In a research the scientist have found that stem cells from tiny embryos can be used to restore lost hearing and vision in animals. This, they believe is a first step towards helping people.
One team repaired hearing in guinea pigs using human bone marrow stem cells, while another grew functioning eyes in tadpoles using frog cells.
The findings help describe some of the most basic biological processes underlying the development of hearing and sight The new insight may help in the development of the new field of regenerative medicine.
Stem cells have an immense potential to treat a wide range of deadly and disabling diseases that affect millions.
Researchers have used mesenchymal stem cells from human bone marrow to restore hearing in guinea pigs whose hearing had been destroyed using chemicals.
They grew the stem ells into neuron-like cells in lab dishes and then transplanted them into the inner ears of the guinea pigs. Three months later, the animals appeared to have some hearing.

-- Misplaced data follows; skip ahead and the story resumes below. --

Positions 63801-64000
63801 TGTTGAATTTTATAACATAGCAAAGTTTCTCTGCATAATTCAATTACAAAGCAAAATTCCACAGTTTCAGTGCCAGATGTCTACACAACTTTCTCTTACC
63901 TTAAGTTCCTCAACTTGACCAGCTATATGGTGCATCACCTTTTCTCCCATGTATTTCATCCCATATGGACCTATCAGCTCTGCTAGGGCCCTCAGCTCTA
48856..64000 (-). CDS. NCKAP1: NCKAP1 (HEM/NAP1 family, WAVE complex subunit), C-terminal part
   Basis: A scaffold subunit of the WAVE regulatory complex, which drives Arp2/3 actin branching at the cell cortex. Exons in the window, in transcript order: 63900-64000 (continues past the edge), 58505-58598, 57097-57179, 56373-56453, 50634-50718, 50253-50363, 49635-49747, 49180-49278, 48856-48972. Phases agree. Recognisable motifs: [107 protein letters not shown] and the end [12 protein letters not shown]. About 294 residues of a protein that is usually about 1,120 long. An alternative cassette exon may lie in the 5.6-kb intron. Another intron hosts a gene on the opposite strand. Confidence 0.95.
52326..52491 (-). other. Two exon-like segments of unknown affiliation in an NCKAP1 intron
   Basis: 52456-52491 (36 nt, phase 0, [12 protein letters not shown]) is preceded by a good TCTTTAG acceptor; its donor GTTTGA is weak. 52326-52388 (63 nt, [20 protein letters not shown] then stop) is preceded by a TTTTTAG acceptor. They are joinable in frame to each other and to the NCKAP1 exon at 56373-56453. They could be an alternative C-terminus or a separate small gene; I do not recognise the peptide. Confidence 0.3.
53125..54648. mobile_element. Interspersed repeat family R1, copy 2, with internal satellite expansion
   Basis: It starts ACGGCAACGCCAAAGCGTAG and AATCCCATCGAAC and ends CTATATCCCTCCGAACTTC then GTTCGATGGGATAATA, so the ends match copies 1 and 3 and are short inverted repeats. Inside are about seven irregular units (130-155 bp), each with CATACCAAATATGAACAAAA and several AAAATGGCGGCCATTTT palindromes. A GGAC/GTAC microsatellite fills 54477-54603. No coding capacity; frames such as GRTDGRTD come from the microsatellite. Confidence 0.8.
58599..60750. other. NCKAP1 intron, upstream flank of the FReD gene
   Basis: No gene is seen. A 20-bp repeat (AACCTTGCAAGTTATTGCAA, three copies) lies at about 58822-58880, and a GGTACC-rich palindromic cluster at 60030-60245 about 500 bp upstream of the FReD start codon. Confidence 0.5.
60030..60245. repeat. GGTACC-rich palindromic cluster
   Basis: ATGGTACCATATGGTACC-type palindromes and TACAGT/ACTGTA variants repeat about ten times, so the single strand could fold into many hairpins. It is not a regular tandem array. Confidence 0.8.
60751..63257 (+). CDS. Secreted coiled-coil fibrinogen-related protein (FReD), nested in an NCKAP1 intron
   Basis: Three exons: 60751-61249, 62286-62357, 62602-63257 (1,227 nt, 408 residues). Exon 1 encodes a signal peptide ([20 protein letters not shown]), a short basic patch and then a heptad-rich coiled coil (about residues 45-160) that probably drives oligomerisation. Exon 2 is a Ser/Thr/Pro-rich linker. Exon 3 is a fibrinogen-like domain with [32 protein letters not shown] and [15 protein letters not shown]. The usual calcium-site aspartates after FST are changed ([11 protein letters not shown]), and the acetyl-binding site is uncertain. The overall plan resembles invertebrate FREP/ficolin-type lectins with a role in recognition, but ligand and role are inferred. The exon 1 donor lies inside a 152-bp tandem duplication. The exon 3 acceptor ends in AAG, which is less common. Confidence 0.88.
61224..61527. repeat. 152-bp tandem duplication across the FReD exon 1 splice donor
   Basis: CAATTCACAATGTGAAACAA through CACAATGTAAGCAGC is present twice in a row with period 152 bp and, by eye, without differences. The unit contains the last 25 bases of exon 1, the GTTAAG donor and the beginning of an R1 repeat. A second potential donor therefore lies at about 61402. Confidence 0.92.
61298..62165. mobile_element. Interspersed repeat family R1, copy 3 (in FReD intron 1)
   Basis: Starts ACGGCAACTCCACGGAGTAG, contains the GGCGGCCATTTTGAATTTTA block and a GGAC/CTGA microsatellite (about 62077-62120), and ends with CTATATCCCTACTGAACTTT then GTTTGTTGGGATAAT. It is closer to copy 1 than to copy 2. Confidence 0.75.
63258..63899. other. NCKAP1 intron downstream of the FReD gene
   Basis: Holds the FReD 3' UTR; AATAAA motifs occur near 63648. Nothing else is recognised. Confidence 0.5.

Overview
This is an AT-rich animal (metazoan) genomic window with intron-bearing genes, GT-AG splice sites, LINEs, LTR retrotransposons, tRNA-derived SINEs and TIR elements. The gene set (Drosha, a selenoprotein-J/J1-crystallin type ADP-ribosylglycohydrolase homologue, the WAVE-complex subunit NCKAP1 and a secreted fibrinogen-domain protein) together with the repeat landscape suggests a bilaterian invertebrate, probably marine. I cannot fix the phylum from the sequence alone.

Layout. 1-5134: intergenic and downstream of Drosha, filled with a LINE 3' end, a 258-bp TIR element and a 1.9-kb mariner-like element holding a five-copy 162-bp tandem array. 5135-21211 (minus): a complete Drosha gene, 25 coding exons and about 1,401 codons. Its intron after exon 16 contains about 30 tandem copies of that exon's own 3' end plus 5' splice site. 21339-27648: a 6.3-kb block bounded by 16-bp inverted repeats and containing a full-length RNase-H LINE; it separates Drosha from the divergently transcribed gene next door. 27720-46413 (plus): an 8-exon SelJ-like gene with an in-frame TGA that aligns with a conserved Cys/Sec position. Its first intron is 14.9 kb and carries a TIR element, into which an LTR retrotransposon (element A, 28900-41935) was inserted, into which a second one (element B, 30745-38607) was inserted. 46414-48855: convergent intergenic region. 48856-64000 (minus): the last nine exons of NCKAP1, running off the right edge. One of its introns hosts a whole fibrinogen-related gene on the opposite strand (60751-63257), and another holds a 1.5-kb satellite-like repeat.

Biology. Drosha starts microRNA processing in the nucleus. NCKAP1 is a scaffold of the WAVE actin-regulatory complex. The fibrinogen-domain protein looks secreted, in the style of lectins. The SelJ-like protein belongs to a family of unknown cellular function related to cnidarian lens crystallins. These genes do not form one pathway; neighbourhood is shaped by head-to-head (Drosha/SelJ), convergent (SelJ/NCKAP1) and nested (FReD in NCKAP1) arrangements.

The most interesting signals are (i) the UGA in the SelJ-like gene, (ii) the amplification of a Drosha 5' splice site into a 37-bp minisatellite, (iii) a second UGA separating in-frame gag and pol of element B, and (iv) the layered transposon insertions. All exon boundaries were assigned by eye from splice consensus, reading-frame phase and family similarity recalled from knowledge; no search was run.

Their goal was to regrow the tiny hair cells that essential for mammals to hear, although she is not sure yet how the stem cells made this happen.
There is a very large potential for likely use of this results if it could be extrapolated in humans. As we age, sensitive hair cells in the inner ear of humans are killed-by loud noise, autoimmune attack, toxic drugs, or aging process itself. As we lack the capacity to regenerate, the damage caused by these processes is permanent.
In a similar study researchers from SUNY Upstate Medical University in Syracuse, New York have grown functioning eyes in blinded frog embryos using stem cells.